At UMS, many students and staff members are experimenting with having connecting conversations after small conflicts.
Some people are using
These sheets ask people to pause and reflect on their FEELINGS and NEEDS around the conflict – before they talk about it together.
Some of the short restorative conversations (7-10 minutes in length) are facilitated by a trained staff member; others happen fluidly between people.
The difference is the intention. When people are curious about each other’s Feelings, Needs, and Decisions, they are able to treat each other with dignity and find a win-win.
When conflict has been “stuck” for a while or the harm is deeper, UMS students and faculty engage in formal conflict circles facilitated by a trained staff member.
These dialogue based Restorative Circles derive from the process developed by Dominic Barter in the Brazilian favelas.
The goal of the circles is to get to the root of the problem by helping participants hear the underlying unmet needs in the conflict. Sometimes, participants use tools such as Conflict Cards to increase clarity and mutual understanding.
An example of a classroom-wide Restorative Circle can be found in the Listening Underneath blog post.
In this way, the daily community building circles, informal restorative conversations, and formal conflict circles work together to weave a more restorative building culture and community.
These are three examples of restorative practices that have helped UMS decrease their discipline numbers.
Kids in Circle: KQED news – A restorative justice circle at Edna Brewer Middle School in Oakland, California (Sam Pasarow/Edna Brewer Middle School)
[True story told to me by a local teacher. All identifying information changed.]
It was Wednesday morning and Ashanti was sleeping at her desk again. I was so fed up!
These students don’t care about academics any more, I thought to myself. They’re up all night playing video games and then they snooze all day in school.
The last time I caught Ashanti napping, just that Monday, I rapped my knuckles on her desk like I often do. She jumped right awake.
“Are you ready to grace us with your presence” I said to her.
I really don’t like when students sleep in class. It’s so disrespectful.
The other students began to kind of snicker and laugh. I tell you – that girl went from sleeping to spitting mad in seconds.
She started hollering at them and calling them names. I told her in a loud voice several times she needed to quiet down. She just kept on going. Once she starts it’s hard to stop her. At that point I had no choice but to send her to the referral room.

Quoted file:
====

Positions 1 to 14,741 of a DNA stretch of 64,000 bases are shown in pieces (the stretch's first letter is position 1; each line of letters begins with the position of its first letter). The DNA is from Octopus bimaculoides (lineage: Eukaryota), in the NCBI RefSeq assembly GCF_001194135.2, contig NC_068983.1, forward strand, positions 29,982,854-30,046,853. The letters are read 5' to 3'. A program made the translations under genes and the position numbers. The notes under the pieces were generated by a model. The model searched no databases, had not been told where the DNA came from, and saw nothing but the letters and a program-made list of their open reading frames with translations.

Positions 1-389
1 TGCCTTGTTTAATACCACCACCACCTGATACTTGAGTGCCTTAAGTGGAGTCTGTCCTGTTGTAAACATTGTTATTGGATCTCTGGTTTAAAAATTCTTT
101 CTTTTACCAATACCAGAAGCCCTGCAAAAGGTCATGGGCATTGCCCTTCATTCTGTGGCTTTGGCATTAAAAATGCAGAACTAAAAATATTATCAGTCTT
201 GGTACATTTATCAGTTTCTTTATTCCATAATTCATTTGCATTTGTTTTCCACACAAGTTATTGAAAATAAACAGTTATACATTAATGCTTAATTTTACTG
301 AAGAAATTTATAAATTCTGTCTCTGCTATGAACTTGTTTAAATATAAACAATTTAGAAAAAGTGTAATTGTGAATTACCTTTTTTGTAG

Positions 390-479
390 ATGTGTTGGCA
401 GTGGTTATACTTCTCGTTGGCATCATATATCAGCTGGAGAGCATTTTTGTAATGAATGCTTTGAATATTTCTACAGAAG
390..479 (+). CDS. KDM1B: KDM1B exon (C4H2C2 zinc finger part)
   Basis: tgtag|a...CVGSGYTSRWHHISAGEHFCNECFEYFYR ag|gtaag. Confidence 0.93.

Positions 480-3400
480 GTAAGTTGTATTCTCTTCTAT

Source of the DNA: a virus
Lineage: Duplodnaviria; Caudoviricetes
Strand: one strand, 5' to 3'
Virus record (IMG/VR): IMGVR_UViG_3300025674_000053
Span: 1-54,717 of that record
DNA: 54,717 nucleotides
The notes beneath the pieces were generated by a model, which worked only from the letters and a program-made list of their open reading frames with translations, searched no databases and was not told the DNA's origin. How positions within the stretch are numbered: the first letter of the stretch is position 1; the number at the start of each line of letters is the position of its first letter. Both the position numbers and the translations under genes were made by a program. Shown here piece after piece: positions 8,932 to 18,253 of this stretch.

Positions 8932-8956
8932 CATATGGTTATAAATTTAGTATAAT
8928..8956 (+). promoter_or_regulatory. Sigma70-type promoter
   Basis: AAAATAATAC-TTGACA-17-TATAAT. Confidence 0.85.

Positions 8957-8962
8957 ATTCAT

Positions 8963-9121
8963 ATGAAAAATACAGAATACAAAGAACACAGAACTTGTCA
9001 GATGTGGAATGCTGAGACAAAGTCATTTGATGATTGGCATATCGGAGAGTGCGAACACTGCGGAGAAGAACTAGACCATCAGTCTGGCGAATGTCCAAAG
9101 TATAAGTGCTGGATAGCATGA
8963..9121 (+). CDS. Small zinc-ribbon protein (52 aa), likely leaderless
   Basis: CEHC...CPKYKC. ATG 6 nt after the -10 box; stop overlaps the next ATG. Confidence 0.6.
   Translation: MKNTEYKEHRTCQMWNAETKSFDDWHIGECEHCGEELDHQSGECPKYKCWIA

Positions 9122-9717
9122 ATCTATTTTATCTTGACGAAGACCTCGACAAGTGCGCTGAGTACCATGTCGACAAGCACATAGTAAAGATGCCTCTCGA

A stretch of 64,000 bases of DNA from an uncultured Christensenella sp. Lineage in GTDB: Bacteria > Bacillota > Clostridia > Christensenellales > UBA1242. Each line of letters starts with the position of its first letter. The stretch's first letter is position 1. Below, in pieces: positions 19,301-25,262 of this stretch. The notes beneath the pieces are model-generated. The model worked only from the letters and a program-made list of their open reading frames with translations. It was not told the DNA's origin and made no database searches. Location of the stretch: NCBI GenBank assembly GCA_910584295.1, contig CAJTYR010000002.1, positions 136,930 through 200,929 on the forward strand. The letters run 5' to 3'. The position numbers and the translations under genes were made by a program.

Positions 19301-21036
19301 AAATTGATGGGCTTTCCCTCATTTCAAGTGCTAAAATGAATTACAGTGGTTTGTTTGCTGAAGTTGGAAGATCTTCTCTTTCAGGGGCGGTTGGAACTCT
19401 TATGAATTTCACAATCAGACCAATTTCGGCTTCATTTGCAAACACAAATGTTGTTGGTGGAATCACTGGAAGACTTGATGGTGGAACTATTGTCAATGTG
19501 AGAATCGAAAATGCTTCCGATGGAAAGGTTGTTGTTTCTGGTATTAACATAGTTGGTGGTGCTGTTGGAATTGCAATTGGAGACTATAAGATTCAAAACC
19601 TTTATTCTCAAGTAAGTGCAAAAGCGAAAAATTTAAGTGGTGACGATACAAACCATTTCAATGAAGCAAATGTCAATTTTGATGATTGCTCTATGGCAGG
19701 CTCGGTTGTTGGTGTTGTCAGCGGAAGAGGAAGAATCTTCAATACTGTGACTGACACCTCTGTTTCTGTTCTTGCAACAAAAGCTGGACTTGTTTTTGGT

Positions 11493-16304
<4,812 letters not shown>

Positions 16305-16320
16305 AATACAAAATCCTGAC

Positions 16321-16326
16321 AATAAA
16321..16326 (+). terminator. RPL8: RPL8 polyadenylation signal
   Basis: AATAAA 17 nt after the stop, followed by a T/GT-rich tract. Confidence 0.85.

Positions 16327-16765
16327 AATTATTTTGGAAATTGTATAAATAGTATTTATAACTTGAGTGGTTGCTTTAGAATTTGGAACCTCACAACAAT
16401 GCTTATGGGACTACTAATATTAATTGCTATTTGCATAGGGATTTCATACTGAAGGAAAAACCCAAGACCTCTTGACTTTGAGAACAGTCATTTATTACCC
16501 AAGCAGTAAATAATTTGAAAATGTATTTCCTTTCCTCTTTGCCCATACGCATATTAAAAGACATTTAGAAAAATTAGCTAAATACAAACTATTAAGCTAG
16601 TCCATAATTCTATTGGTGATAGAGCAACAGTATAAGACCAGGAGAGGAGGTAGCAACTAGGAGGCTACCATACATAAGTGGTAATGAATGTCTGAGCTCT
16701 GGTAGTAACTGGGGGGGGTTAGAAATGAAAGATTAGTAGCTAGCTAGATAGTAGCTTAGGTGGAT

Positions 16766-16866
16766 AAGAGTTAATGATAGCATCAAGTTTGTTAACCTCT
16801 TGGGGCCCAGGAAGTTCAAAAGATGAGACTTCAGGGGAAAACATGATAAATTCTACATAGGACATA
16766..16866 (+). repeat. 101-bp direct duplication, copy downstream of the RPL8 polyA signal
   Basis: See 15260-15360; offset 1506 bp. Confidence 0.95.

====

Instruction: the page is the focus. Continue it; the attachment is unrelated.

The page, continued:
And as she was leaving, she was shouting: “I don’t care! I hate this stupid class anyway!”
I was thinking “In my day, we never talked to an adult like that!”
When she came back the next day (Tuesday) – she didn’t seem remorseful at all. Kind of sullen, I’d say. She also didn’t finish the assignment I gave her. She was really falling behind.
I just felt weary to the bone. This is not what I had signed up to do.
And then, that Wednesday, as she was nodding off AGAIN, I paused to collect myself.
And then something shifted inside me. It’s like I got CURIOUS.
What if it wasn’t just apathy?
What if something else was going on?
I remembered how in one of your workshops you talked about “breaking bread” and how having lunch with kids helped other teachers.
The faculty actually fought hard through the Union to get a “duty-free” lunch. But it felt different because it was voluntary.
That day, I let Ashanti nap until the the bell rang. Then I came over and said:
“Ashanti, I know things have not been great between us lately. I’m wondering if you would be willing to bring your lunch to my classroom today so we can eat together.
No lectures. Just food.”
She looked surprised and a little suspicious, but after giving it a moment, she just nodded her head. I wasn’t sure if she’d even show up.
When she shuffled in with her tray that afternoon, I started off by expressing concern. I said:
“I’ve noticed you’ve been kind of tired lately. I’m a bit worried about you. Anything going on?”
At first, her face was all closed up. She was moving her sloppy joe meat back and forth on her tray with her fork.
Then, she smiled kind of shyly and said “My mom’s getting out of the hospital this week.”
For the rest of that lunch period, I learned all about her mom’s illness and how it affected Ashanti for a long time. I learned why her homework was often half-done, why she was often late for class in the morning, and how that week, Ashanti, her younger siblings, and her Uncle Jim had stayed up late every night installing a special mechanical bed, cleaning, and getting the house ready for the big day of her mom’s return.
That sloppy-joe lunch was a turning point for how I approached my students from then on.
Ashanti and I haven’t had conflict since that, and we figured out a way to help her get caught up. I stopped being so angry and tired. I became CURIOUS.
I started asking more open questions. I gave myself permission to take class time for collaborative activities and to talk about things that mattered to the kids. I thought it would take valuable time away from learning, but I think we are all learning better now.
Of course Ashanti is not a perfect student and I do not have a perfect classroom. But it is so much better.
I feel like I am doing what I love again: teaching kids who want to learn.
Have a story to share about how restorative practices are helping you? Write to me at email@example.com.
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Looking for more tools for connecting with students and reducing conflict? Check out our Conflict180.com/Resources page.
Next week on the Conflict 180 blog I share three restorative practices that have dramatically shifted one’s school’s discipline numbers.